The band spends most of the year touring, basically spreading the instrumental gospel. Amis says the band plans to perform overseas within the year. One stop will be Japan, where lucha libre is huge. What a co-inky-dink. "We hope to get as many places as we can," says Amis. "We want to get instrumentals back on the radio. The stuff on the radio now, the '80s stuff they play, it's so dated. That '80s techno.
"We're not old. We're not dated. We're looking for something new. Even hip-hop is 20 years old. We want them to pick up something new. And we'd like to be in there. We've gotten a lot of attention on TV, that's not a problem. Who knows? The system is so corrupted, it may not be possible. We'll wait and see. If it's not corrupted, we should get on" radio.
Still cool as hell for his ba-boom boom boom boom intro on "Dazed and Confused," Jones also thinks a change, instrumental or not, is under way. His work and that of Los Straitjackets may be harbingers of insta-pop's death. "A lot of it these days isn't interesting," says Jones from his home in England. "It's like at the end of the '70s. There was nothing, then punk came along. It's kind of like that now. We have to wait and see.
"The standard artist today is a bunch of old folk doing the same stuff. I'm old folk doing new stuff." He laughs. "I feel there's room in rock to do different things. Rock is energy and attitude. I'll see where I can go without trying to retread the past. We should build on the past.Everything will change real quick soon and radically. It's very exciting."
Until about four years ago, when Jones began fantasizing of recording solo, he had been, as usual, working in bass-player heaven, behind the scenes. Back home Jones taught college, scored films and produced records. He has contributed to the works of Austin's Butthole Surfers, Peter Gabriel, R.E.M. and Brian Eno.
Jones began performing live again in the mid-1990s, when he joined Diamanda Galas and her band on tour. Not long after sharing the stage with Galas he began consciously crafting what would become Zooma. "In the final days of Zeppelin, we were playing these huge stadiums," he says. "They have their own charm, but the vibe wasn't conducive to much. You can't get too sophisticated, in the musical sense. The crash barriers began at 16 feet.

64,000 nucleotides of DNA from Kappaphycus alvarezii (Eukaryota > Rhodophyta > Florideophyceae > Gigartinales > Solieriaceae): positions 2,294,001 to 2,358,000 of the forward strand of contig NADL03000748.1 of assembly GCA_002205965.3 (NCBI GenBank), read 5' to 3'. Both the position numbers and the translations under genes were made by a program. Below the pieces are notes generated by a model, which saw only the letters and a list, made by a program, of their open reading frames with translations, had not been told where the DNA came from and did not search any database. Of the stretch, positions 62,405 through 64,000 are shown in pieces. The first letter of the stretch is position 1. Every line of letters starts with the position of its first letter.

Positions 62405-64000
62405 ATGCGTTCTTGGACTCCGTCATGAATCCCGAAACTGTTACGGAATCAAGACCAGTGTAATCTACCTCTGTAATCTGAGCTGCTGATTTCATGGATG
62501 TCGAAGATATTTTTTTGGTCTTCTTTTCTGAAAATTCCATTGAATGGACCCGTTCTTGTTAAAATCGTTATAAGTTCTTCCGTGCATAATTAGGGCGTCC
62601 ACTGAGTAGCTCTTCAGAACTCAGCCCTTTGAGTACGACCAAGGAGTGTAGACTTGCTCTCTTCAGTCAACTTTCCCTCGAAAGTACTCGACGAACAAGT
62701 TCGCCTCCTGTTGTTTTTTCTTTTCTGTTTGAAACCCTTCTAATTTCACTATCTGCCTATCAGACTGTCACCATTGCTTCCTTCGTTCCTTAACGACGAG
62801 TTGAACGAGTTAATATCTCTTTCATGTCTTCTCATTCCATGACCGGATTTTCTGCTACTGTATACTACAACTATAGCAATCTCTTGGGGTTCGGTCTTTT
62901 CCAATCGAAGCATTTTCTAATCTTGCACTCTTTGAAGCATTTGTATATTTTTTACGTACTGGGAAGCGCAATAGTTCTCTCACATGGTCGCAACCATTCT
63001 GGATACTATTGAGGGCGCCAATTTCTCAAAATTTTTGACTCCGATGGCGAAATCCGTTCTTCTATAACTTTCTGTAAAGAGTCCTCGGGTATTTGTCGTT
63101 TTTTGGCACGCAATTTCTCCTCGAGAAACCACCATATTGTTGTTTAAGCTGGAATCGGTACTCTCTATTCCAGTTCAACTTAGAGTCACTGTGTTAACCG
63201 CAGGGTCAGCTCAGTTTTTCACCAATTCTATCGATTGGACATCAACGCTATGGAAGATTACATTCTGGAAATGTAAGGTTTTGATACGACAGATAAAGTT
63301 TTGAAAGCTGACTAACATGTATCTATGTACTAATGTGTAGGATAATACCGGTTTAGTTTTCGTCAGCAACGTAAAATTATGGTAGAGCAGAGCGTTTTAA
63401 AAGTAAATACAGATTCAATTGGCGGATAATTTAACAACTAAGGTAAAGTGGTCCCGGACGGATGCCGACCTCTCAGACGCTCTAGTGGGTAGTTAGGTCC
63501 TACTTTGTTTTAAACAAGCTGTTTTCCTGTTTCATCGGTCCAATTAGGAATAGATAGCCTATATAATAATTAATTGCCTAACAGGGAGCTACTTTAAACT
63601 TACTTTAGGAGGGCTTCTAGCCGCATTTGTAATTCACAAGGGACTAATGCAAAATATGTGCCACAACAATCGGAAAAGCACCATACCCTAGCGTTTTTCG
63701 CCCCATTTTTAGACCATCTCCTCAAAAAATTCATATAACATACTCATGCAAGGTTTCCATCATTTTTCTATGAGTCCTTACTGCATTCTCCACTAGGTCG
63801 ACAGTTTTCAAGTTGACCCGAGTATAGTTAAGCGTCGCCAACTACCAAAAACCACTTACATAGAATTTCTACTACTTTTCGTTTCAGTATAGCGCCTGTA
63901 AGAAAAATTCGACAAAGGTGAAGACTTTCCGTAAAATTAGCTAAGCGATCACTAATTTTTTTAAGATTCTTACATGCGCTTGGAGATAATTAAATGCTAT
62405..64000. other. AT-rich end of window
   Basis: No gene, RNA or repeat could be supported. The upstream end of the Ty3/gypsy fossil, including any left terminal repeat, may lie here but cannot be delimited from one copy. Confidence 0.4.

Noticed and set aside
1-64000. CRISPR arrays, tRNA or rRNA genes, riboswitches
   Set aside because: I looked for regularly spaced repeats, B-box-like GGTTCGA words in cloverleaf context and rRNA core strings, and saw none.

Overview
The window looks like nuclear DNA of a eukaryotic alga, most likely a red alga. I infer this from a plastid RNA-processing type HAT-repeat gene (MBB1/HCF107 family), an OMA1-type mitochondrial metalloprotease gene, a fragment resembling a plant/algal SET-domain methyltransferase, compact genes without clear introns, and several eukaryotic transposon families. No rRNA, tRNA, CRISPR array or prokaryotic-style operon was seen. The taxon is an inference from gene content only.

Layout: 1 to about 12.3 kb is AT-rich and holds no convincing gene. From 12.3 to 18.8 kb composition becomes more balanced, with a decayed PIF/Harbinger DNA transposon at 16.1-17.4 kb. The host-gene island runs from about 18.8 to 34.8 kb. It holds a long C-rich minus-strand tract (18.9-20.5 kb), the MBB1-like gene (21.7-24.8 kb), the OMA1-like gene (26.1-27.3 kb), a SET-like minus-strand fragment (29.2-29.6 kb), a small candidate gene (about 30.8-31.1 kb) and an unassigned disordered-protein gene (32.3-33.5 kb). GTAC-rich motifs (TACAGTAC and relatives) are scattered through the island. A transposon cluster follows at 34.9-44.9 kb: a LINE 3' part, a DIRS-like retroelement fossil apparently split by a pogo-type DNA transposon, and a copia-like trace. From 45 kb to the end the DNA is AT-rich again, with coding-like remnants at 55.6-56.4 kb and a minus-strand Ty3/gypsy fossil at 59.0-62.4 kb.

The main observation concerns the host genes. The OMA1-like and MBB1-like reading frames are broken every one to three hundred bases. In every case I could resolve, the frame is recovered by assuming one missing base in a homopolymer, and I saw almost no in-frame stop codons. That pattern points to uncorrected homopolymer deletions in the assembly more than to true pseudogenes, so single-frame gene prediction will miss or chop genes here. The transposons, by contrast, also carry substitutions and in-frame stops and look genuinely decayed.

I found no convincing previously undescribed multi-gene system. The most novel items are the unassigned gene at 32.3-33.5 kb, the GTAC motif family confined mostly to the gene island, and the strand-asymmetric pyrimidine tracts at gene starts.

"It's nice to see people's faces as is. It's nice to get back.If people are talking at the bar, you'd better think of something quick." He laughs again, an almost worried chuckle. He says Zooma came from his "desire to play live in the first place."
Not much of Zooma relies on overdubs or heavy mixing. That way, Jones says, when he and his stage help -- Nick Beggs on the stick and Terl Bryant on percussion -- perform Zooma tunes live, they can deliver honest studio replications in real time.
The composer of every song on Zooma, Jones obviously wrote from the perspective of "that other guy in Zeppelin." Even "The Smile of Your Shadow," a mostly atmospheric acoustic reverie, makes one's head sway along in measure. In each song, especially "Zooma" and "Snake Eyes," rhythm is key. If a song's heart cannot be found in the main bass riff, sometimes simplistic, other times solid, it is there in the percussion or tempo.
Considering how the bass guitar has evolved, along with Jones's obvious technical skills, Zooma offers more than what one would expect from a typical bass-guitar-drums arrangement. Strumming a 12-string, popping a four-string, punching a ten-string or sliding over a lap steel, Jones carries entire tunes almost by himself. The playing and sonorities are rich. Give Jones a B-boy rapper and he might be on the Top 40 alongside Limp Bizquick and (Kreamy) Korn.
"I'm fortunate, because I can afford to experiment," says Jones. "It doesn't have to be commercial. But I don't want to make obscure records, either."
In some respects the rock instrumental may be on its deathbead, but thanks to Jones and Los Straitjackets, it looks like its heart will go on.
Los Straitjackets performs Saturday, March 11, at the Fabulous Satellite Lounge, 3616 Washington. For more information, call (713)869-COOL. John Paul Jones performs Wednesday, March 15, at Fitzgerald's, 2706 White Oak. For more information, call (713)862-7580. E-mail Anthony Mariani at anthony.mariani@ houstonpress.com.